“We always try to be accommodating,” he said. “We are certainly happy to have them there. We certainly didn’t want that building to remain vacant.”

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Chelsea Florist Valerie LaCount of Washington Park Florists said having the New England Flower Exchange in Chelsea has made life much easier for her business, especially this week on Valentine’s Day. The Exchange moved to Chelsea last March from Boston’s South End after 50 years in that location. It was the first Valentine’s Day rush at the new facility for the wholesalers and their many customers from all over New England.

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Chelsea Florist Valerie LaCount talks over her order while Chris Birch of Cupp & Cupp Corp. wraps up a Valentine order.

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On Valentine’s Day in the New England Flower Exchange, Everett native Paula Parziale of Berkeley Floral Supply said it’s one week of chaos and careful preparation. The new Exchange celebrated its first Valentine’s Day in its new location on Second Street. The Exchange moved last year from its long-time headquarters in Boston’s South End.

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At the New England Flower Exchange on Second Street, MaryEllen Crowley of Berkeley Floral Supply wraps up an order from a customer. The Exchange was operating seven days a week for the past several days to keep up with wholesale flower orders for Valentine’s Day.

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A wall of red roses lined just about every stall at the market on Monday. It was the last big wholesale buying day for florists all around New England.

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Some nine wholesalers at the New England Flower Exchange on the Chelsea/Everett line celebrated their first Valentine’s Day in the new location this week.

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Janina Cupp, market manager, said they move from Boston’s South End to the Chelsea/Everett line has been very positive, despite initial concerns from many wholesalers.

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Elgreen Orchids owner Jeff Kim said as a specialist, the move has been hard on his business, but things are starting to turnaround. The new facility is much easier for keeping his colorful orchids though.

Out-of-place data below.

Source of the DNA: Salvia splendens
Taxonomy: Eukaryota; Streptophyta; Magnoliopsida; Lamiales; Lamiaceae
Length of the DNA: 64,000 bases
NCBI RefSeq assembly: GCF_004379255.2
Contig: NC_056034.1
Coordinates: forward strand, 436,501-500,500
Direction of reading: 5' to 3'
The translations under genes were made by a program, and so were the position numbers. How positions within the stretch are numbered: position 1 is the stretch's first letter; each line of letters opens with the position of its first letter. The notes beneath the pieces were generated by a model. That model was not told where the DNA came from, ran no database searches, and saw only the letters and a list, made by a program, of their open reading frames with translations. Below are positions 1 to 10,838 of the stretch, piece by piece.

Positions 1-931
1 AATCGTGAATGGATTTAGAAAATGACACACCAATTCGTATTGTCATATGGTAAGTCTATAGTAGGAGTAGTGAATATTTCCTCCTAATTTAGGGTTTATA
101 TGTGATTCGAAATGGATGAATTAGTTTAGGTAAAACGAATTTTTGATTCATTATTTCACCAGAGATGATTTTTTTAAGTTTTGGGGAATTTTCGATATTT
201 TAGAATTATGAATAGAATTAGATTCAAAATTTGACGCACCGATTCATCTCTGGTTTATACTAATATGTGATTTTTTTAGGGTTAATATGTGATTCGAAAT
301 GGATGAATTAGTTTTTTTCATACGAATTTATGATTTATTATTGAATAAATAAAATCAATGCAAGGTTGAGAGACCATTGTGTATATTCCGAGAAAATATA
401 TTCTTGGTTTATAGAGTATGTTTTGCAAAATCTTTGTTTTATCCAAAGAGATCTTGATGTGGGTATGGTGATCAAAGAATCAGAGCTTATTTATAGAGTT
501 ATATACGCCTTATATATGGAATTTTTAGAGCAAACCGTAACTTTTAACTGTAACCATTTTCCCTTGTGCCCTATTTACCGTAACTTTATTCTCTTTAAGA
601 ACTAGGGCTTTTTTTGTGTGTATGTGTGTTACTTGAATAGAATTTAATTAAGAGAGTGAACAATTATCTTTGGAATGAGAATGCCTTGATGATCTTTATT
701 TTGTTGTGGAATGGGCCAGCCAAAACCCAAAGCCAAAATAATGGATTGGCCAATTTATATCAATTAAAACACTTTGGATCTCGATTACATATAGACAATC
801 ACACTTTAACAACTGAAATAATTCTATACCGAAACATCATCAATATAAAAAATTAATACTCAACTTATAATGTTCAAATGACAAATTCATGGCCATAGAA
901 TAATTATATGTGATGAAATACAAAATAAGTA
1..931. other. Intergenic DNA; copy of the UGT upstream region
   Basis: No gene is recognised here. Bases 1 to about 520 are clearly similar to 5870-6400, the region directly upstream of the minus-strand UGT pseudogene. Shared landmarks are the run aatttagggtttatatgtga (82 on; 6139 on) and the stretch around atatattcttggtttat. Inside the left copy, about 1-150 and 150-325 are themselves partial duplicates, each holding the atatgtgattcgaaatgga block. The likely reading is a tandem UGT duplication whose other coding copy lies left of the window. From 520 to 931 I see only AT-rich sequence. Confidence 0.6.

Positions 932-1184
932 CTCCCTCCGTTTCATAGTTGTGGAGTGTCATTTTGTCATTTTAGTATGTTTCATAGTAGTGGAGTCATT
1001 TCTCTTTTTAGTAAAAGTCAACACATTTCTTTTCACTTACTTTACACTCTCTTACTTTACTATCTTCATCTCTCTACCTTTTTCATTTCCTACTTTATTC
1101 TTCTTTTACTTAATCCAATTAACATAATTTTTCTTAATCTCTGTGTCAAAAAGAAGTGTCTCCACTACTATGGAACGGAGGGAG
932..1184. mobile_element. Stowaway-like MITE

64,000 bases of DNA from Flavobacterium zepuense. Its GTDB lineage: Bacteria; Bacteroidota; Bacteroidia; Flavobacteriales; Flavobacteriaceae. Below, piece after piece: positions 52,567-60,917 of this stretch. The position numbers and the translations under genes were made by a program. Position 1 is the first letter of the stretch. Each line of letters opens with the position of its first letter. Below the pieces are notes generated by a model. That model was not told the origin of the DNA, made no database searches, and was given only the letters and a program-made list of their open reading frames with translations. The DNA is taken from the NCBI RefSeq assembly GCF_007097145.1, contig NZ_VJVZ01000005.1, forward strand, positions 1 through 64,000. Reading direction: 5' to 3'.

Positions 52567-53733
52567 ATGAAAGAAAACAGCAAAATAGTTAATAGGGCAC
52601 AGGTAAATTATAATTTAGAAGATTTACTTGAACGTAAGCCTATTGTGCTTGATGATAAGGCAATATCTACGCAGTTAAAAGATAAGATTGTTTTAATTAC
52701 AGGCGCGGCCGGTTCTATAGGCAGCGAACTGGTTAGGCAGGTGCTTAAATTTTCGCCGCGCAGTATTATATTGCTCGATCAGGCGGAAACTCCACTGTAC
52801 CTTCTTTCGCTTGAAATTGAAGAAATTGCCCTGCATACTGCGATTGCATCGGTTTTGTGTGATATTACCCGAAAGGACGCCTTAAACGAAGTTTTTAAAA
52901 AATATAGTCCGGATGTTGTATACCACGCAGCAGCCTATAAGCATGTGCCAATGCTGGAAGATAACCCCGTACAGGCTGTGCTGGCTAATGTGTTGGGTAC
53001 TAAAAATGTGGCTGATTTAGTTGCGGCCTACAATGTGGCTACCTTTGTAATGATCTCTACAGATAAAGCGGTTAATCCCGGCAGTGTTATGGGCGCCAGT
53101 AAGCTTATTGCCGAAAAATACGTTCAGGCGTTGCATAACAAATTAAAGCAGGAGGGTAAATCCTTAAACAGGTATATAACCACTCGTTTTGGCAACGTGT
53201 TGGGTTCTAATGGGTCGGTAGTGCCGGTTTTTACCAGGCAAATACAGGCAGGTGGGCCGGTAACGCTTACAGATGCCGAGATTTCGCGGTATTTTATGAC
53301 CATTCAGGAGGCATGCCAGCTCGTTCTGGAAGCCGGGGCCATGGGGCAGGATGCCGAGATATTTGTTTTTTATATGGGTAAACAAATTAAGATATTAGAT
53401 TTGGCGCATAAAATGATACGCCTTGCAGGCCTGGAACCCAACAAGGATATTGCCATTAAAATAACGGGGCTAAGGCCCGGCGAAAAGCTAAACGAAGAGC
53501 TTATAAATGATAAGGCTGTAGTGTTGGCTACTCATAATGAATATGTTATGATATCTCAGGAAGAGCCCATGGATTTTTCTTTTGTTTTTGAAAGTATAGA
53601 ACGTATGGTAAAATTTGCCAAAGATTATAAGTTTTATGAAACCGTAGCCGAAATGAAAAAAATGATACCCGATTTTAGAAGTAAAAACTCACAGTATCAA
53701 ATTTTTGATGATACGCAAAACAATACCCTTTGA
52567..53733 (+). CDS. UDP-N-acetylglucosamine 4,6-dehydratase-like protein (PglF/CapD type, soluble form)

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Appreciation:Donald Robinson Was a True Chelsea Sports Great

Appreciation:Donald Robinson Was a True Chelsea Sports Great

They would often discuss at family gatherings who was the better all-around athlete, the uncle, Donald Curtis Robinson, or the nephew, Reggie Wilkerson.

Donald Curtis Robinson

Donald Curtis Robinson

Donald was a three-sport standout and All-Star running back for the Red Devils in the 1960s. Reggie was an All-Scholastic quarterback and talented hoopster in the late 1980s.

Donald’s teams twice beat archrival Everett High on Thanksgiving. Reggie led Chelsea to within one victory of a berth in the Super Bowl.

The issue was never resolved but it made for good, healthy laughter among family members young and old. This week Reggie spoke about his beloved uncle Donald and the wonderful example he set for the entire family at the memorial observance.

Mr. Robinson died on Feb. 6 at the age of 68. He was a member of the Chelsea High School Class of 1967.

Donald was not only a star athlete who achieved on the field but a fine student who went on to earn his degree from Northeastern University and enjoy a successful career working for Digital and US West.

Teammates have great memories of the young, humble Donald Robinson who had a magnetic personality and let his actions speak for themselves on the playing field.  His talents at the Carter School were known throughout the city even before he first put on the CHS football uniform in 1964.

Dr. Howard Glazer, the quarterback of the 1966 Red Devil team that defeated Everett, 23-8, in the final game of their CHS football careers, remembered his teammate “as a truly wonderful human being.”